Director Brett Ratner gets so little respect these days, and who can blame us? After the disastrous X-Men: The Last Stand sent the franchise to ground until 2011, he hasn't exactly won us over with other tripe like Tower Heist. So, it's with a great sigh of relief that I can say Hercules is a highly entertaining, suitably grand, and a well-paced historical action piece, so long as you check expectations at the door.
We're never quite sure if Hercules really is the son of a god, or some yoked-up, adrenaline-lace dude with incredible strength. Ratner and Writer Ryan Condral keep that one pretty close to the vest even to the end, allowing narrator McShane to tie up an important loose end. There's lots of comedic gems between the action including the repeated theme of one of Hercules rescuing women in "exciting bondage." This line goes over well with the princess' young son, to which Hercules intervenes with a gentle, "Do you even know what that means?" But the strength of Hercules lies not in the large action set pieces or in the umpteenth re-telling of the Greek tale, but of its humanizing of the demi-god - and the necessity of a team to help him - that works the best. This gives the characters something to fight for, standing together as more of a family than cold-killing mercs. Yes, Hercules is massive and Johnson looks the part, but it's clear that his Seven Labors could not have been accomplished without the team. McShane and Sewell enjoy the best-drawn characters, with lots of tasty one-liners to utter while slicing and dicing the competition. Although he keeps seeing his own death, Amphiaraus's wish (and continual denial through luck) is played up here just enough for it to be enjoyable. The others - including Berdal - aren't just there to sport their good looks, but enjoy singular moments with just enough background on them before some meet untimely ends.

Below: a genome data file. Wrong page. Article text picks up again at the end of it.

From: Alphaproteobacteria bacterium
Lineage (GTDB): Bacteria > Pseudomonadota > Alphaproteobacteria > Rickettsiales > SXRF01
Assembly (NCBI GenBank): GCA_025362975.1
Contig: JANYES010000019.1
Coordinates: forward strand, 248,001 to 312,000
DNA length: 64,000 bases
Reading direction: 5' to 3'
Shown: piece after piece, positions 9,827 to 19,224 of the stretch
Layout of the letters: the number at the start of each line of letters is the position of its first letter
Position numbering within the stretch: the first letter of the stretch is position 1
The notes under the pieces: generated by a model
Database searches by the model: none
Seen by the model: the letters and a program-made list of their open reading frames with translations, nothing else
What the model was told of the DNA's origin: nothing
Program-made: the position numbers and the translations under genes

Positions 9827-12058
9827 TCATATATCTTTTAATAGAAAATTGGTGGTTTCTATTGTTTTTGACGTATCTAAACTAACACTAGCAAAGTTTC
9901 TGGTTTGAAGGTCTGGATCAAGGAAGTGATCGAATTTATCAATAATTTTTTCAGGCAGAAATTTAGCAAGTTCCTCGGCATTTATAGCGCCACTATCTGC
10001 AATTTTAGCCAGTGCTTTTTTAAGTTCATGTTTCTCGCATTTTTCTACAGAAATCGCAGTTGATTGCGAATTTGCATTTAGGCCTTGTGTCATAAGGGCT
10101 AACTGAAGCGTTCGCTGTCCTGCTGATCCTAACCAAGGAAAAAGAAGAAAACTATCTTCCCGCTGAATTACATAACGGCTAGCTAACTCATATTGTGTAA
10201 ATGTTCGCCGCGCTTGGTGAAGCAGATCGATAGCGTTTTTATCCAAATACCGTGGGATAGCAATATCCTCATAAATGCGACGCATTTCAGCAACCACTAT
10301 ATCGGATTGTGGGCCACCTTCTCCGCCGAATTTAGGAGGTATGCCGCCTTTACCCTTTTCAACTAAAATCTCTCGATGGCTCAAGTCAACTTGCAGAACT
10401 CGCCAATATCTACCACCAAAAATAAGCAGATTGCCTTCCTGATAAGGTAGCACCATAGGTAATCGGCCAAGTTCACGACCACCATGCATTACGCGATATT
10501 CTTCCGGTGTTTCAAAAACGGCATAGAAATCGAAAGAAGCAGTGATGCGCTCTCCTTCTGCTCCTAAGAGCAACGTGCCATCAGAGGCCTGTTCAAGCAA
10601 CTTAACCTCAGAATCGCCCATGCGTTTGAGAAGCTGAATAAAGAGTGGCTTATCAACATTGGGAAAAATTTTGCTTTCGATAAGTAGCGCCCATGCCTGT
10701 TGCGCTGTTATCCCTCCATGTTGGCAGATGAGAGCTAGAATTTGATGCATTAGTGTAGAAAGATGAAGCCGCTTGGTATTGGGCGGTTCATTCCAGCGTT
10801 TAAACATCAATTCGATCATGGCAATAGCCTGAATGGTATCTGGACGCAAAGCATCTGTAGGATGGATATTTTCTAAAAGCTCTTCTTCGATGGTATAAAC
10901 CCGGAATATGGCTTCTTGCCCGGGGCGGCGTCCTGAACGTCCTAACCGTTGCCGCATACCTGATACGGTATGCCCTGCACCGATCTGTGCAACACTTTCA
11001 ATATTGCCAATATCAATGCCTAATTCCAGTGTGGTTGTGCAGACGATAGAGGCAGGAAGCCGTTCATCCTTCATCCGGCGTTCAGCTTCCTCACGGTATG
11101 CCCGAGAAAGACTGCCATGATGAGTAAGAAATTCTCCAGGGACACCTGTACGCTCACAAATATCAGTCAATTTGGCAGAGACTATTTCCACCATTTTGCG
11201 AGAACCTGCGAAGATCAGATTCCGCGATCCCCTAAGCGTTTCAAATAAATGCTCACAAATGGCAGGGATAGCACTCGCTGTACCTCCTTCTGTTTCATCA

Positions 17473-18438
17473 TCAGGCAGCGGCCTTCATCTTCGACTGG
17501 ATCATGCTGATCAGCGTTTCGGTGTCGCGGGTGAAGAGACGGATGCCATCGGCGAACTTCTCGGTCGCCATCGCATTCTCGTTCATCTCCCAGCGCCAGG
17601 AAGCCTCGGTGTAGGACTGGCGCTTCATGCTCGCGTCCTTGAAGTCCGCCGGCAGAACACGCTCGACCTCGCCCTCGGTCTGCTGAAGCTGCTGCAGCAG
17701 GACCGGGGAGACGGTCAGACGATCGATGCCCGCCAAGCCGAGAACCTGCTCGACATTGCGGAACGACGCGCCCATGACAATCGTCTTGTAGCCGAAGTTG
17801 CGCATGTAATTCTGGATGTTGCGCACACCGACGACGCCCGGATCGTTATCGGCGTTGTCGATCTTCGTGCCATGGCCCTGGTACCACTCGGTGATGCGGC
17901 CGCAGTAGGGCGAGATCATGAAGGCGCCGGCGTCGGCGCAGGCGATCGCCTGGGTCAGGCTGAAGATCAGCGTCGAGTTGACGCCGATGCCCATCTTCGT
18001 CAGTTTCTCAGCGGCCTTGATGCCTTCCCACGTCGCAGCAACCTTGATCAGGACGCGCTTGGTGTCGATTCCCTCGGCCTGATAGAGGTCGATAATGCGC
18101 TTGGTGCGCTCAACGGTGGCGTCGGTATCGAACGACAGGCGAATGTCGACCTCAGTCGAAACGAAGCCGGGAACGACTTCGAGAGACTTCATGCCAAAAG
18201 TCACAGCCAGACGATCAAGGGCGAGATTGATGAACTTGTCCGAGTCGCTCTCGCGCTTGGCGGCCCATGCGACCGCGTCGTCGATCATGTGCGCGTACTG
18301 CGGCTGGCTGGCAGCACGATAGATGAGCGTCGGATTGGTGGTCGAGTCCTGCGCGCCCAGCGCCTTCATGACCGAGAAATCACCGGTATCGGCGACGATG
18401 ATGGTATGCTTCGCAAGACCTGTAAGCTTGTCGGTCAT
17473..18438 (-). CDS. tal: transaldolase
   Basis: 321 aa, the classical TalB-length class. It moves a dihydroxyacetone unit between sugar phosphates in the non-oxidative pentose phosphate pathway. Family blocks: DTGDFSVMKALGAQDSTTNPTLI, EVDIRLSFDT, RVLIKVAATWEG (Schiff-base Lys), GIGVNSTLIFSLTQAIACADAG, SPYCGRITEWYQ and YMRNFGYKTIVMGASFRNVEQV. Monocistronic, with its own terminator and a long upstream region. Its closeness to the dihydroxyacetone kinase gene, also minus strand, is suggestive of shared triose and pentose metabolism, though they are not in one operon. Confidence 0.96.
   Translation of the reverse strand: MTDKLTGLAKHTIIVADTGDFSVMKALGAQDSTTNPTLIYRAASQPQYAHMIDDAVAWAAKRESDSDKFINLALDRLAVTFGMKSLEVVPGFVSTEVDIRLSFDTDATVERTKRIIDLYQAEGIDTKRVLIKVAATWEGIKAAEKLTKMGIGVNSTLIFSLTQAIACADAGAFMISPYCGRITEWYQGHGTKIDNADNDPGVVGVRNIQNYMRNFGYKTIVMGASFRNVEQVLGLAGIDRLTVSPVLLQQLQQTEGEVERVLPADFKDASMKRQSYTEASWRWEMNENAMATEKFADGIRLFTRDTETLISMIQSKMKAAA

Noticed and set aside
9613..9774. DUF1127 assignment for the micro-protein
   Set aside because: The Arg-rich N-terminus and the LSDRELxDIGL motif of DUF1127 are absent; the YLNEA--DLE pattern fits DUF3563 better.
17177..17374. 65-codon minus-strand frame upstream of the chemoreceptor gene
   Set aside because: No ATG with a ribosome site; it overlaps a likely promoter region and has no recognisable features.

For all the classically-trained British actors yelling out orders, Johnson has slowly cultivated his persona - and skills - into one of the most affable personalities in film. He may have been born with a great smile, but his hulking figure also gives way to scenes of pure humanity as he's taunted by nightmares of his fallen family. This couldn't have been the Johnson we knew in Scorpion King, and it's good to see his growth demonstrated in such fine form. He might never win an Oscar, but in terms of pure enjoyability, you can't go wrong with him. The score by relative newcomer Fernando Velázquez is epic and will keep you marching to Ratner's beat - it's one of my favorite of the year.
Hercules is rated PG-13 for epic battle sequences, violence, suggestive comments, brief strong language and partial nudity and has a runtime of 98 minutes.
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